The above logic is that derived from analogue film photography. It’s (pretty much) the approach the Japanese take towards digital photography. Witness Fujifilm and Nikon. It’s what I and many others how went through college level training in photography became immersed in. To free creativity, know your equipment and materials.’ Exhaustive tests, aiming to be accurate to within less than one third of a stop was part of the journey.
Outside of Japanese software, it’s difficult to see the logic of modern western software, including PL. When I shoot film, I load a roll/ sheet of film, then expose develop and print. Having tested the equipment and materials, metered a scene, I know how to take whats in front of the lens and easily get creatively envisaging the final screen/ print image.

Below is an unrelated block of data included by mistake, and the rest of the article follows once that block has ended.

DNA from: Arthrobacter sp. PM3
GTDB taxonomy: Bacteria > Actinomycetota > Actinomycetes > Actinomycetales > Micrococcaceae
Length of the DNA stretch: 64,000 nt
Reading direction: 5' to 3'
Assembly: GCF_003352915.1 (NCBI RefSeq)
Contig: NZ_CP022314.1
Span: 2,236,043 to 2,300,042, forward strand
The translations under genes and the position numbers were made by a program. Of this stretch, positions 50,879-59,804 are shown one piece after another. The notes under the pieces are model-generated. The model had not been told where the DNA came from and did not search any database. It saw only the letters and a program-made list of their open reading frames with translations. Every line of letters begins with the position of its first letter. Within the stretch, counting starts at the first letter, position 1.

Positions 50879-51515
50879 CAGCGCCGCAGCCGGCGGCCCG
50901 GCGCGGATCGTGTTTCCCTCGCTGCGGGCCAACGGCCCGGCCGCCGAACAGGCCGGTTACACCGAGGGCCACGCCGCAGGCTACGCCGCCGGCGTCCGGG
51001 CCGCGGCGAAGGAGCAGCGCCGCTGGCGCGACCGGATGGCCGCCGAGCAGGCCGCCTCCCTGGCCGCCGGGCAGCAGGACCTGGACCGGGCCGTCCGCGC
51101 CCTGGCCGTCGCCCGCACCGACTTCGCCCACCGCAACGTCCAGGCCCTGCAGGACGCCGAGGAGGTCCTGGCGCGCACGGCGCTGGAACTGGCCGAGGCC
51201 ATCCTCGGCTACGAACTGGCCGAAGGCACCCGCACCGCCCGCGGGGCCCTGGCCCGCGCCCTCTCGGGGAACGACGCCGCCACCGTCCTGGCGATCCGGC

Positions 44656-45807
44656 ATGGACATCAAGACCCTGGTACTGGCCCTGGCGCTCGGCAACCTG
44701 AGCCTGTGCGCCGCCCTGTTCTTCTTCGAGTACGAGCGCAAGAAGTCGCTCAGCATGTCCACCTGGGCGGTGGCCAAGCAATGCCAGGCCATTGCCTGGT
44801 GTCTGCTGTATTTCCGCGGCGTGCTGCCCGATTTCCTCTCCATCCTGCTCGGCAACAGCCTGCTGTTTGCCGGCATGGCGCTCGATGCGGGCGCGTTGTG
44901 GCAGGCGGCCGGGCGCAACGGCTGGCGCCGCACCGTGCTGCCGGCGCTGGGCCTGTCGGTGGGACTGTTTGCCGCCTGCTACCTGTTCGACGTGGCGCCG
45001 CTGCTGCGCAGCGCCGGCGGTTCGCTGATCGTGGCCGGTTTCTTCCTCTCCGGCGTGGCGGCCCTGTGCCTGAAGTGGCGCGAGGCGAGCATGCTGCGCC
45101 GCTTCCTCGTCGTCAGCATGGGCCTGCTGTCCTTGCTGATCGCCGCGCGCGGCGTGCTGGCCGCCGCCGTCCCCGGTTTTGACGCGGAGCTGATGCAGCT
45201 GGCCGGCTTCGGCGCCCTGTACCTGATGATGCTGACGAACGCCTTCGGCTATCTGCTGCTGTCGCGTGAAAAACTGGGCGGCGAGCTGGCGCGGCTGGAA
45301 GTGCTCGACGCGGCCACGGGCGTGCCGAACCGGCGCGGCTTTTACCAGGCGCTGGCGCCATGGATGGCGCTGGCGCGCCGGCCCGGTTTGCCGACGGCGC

In PL it’s different. Users make adjustments in the Light tab, then click on the ‘Color’ tab. In this tab, there’s the Color/B&W rendering sub-panel. There’s no logic, it’s more tidy mind ‘convenience’ than photography.
There are oddities abounding all around digital processing. In LrC you do a ‘quick develop’ without specifying the ‘film’ for instance.
So my suggestion is to approach the tab layout and the processing routines contained therein, into a more logical process sequence. Use the outlined develop then adjust (globally then locally) structure. The first tab would be ‘Develop’, The first process step in this tab, would be to select the film rendering, then white balance, then exposure.
Dx0 will no doubt have access to the logic in Nikon Capture NX2. From an analogue film to digital processing changeover, the logic is flawless.
Probably lots of work, but when it’s done it PL will set the standard.